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Clocktower.Tuesday 19 December 2017 10:53am

Dr Lianne Parkin and Dr Jack Dummer, Dunedin School of Medicine.

University of Otago researchers have found that the treatment of chronic obstructive pulmonary disease (COPD) in New Zealand frequently does not conform to international guidelines.

The disease, often known as emphysema and usually caused by smoking, is a common cause of hospital admissions and death, and affects an estimated 100,000 people in New Zealand.

The mainstays for COPD treatment are inhaled long-acting bronchodilators – long-acting beta-2-agonists (LABAs) and long-acting muscarinic antagonists (LAMAs).

In a nationwide study just published online in the journal Respirology, University of Otago researchers from the Pharmacoepidemiology Research Network followed New Zealanders with COPD from the time they first started a LABA and/or LAMA inhaler and examined their treatment patterns over time.

“We observed complex patterns of therapy: people switched between different combinations of LABA, LAMA, and steroid inhalers, and periods without treatment were common,” says Dr Jack Dummer, respiratory physician and study co-author.

“Use of long-term steroid inhalers was also inconsistent with guidelines: this type of treatment was common, and people with few flare-ups of their disease were over-treated with inhaled steroids, while people with more frequent flare-ups were under-treated.”

Dr Dummer says guidelines issued by the Global Initiative for Chronic Obstructive Lung Disease (GOLD) recommend the initial use of a LABA or LAMA inhaler in people with COPD who have more than occasional symptoms, and the addition of a second long-acting bronchodilator in those with persistent symptoms. For people with frequent flare-ups, the addition of a long-term inhaled steroid may reduce the number of flare-ups, but inhaled steroids have no benefit in the remaining patients with COPD.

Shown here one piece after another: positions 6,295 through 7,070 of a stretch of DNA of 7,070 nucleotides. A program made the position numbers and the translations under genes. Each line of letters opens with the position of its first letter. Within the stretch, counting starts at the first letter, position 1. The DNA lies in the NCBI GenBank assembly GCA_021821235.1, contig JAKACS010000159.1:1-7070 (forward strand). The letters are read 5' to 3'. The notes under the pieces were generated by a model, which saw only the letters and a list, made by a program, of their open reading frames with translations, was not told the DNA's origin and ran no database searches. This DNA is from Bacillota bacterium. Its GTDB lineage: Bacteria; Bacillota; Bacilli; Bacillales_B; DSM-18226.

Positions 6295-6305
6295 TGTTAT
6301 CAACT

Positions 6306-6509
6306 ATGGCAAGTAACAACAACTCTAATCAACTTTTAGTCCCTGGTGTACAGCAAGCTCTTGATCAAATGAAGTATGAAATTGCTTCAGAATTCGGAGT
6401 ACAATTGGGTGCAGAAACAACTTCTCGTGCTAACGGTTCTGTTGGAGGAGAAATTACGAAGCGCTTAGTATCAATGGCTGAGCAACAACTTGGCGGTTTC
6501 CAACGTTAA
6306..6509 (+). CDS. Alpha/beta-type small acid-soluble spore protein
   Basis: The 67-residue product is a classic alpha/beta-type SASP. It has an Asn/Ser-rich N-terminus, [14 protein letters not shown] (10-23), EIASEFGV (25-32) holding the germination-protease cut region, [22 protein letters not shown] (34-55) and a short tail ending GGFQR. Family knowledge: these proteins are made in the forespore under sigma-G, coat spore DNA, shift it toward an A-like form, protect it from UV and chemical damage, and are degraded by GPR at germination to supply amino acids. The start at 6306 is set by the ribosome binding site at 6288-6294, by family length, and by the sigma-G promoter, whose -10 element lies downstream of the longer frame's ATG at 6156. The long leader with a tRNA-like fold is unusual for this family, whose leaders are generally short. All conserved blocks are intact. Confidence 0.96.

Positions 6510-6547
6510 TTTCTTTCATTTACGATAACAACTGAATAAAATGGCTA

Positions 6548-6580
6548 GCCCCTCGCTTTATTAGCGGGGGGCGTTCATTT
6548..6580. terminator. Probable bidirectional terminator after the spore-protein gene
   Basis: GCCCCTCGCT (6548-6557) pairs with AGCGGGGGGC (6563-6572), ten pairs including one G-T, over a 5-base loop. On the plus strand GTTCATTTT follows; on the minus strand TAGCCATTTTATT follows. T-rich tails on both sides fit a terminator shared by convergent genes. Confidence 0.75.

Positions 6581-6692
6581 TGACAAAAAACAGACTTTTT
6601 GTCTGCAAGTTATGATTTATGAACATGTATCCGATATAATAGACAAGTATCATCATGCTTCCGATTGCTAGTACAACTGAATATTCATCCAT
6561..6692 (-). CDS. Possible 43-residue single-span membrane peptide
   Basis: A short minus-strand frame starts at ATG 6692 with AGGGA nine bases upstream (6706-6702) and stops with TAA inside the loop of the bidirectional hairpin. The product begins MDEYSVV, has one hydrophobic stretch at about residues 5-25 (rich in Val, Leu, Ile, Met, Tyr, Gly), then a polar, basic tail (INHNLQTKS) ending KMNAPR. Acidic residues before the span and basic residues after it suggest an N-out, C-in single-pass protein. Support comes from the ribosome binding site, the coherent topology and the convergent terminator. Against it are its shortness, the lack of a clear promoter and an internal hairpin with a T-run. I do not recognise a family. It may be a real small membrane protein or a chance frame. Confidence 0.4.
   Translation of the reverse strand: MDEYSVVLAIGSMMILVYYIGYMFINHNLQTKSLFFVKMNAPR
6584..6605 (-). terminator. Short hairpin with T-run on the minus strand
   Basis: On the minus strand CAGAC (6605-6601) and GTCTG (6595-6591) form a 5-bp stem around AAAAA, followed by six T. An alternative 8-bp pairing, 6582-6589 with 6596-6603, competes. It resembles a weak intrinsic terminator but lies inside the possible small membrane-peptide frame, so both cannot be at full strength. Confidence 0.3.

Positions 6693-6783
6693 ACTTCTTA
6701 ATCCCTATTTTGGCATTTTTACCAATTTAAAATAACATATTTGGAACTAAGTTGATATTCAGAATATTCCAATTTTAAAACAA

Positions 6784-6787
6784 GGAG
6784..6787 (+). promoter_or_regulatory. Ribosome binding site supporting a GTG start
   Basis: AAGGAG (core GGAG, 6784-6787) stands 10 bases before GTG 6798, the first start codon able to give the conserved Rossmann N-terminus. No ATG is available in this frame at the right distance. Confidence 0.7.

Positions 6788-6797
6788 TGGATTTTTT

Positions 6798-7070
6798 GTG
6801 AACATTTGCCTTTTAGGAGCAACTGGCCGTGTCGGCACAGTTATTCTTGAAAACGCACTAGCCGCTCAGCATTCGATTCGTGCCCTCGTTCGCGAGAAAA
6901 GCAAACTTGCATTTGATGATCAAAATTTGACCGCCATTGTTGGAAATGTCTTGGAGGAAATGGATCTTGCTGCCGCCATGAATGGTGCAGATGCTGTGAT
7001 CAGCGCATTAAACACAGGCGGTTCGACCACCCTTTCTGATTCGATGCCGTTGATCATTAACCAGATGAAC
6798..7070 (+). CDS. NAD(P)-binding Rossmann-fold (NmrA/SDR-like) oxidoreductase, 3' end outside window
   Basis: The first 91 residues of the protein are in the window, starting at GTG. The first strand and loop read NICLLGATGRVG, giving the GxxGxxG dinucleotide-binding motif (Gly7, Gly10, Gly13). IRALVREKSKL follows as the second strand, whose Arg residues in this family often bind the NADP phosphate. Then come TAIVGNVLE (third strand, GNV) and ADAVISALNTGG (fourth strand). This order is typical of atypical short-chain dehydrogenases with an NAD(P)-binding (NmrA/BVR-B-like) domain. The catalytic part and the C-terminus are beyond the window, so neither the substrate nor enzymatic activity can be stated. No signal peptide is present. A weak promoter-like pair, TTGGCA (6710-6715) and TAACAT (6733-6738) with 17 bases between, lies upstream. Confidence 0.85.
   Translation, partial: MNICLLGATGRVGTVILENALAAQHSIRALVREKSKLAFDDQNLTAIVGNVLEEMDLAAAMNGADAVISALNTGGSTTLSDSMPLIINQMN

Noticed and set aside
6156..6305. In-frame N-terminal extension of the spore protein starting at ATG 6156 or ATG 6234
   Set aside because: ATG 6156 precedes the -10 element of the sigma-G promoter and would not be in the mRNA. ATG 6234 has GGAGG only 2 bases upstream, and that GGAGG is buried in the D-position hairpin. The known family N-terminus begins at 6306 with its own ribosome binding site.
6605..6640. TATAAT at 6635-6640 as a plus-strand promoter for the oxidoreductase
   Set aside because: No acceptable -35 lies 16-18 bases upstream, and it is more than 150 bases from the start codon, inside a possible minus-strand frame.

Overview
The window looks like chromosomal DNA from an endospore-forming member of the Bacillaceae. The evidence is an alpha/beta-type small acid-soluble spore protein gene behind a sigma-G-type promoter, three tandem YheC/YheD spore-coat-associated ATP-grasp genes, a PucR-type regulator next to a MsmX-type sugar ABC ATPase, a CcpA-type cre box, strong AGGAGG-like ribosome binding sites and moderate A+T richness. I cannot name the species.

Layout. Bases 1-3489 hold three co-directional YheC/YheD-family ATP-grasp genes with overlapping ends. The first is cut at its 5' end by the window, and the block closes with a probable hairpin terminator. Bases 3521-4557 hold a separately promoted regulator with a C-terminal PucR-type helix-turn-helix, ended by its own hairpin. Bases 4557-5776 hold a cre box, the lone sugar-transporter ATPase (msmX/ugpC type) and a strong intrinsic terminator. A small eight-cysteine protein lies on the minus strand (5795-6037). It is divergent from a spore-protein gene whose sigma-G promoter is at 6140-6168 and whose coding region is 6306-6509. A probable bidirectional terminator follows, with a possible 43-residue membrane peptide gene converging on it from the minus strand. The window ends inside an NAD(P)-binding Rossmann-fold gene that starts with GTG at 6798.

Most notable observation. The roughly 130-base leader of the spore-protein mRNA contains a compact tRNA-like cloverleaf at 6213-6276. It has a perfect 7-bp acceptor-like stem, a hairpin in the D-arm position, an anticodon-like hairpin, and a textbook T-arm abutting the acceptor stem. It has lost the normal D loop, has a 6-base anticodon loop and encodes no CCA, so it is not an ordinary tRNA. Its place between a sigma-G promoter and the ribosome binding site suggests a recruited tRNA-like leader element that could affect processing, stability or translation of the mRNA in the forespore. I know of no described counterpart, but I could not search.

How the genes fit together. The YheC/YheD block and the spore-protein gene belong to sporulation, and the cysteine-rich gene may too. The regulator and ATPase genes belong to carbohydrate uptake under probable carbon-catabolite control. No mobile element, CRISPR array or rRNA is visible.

“Recent studies in several countries have found that prescribing practice does not adhere to international or national COPD treatment guidelines”, says lead author, Dr Lianne Parkin.

“However, it was not known what was happening in New Zealand.”

The study was based on anonymised national pharmaceutical dispensing and health data for 83,435 New Zealanders aged 45 years and over who started LABA and/or LAMA therapy for treatment of COPD between February 2006 and December 2013, and was funded by a Strategic Research Grant from the Department of Preventive and Social Medicine.

For more information, contact:

Dr Lianne Parkin
Senior Lecturer
Department of Preventive and Social Medicine
Dunedin School of Medicine
University of Otago
Tel: +64 3 479 8425 or +64 21 0268 1983

Dr Jack Dummer
Senior Lecturer
Department of Medicine
Dunedin School of Medicine
University of Otago
Tel: +64 21 2048494

Publication details:
Parkin L, Barson D, Zeng J, Horsburgh S, Sharples K, Dummer J. Patterns of use of long-acting bronchodilators in people with COPD: A nationwide follow-up study of new users in New Zealand. Respirology 2017 doi:10.1111/resp.13235

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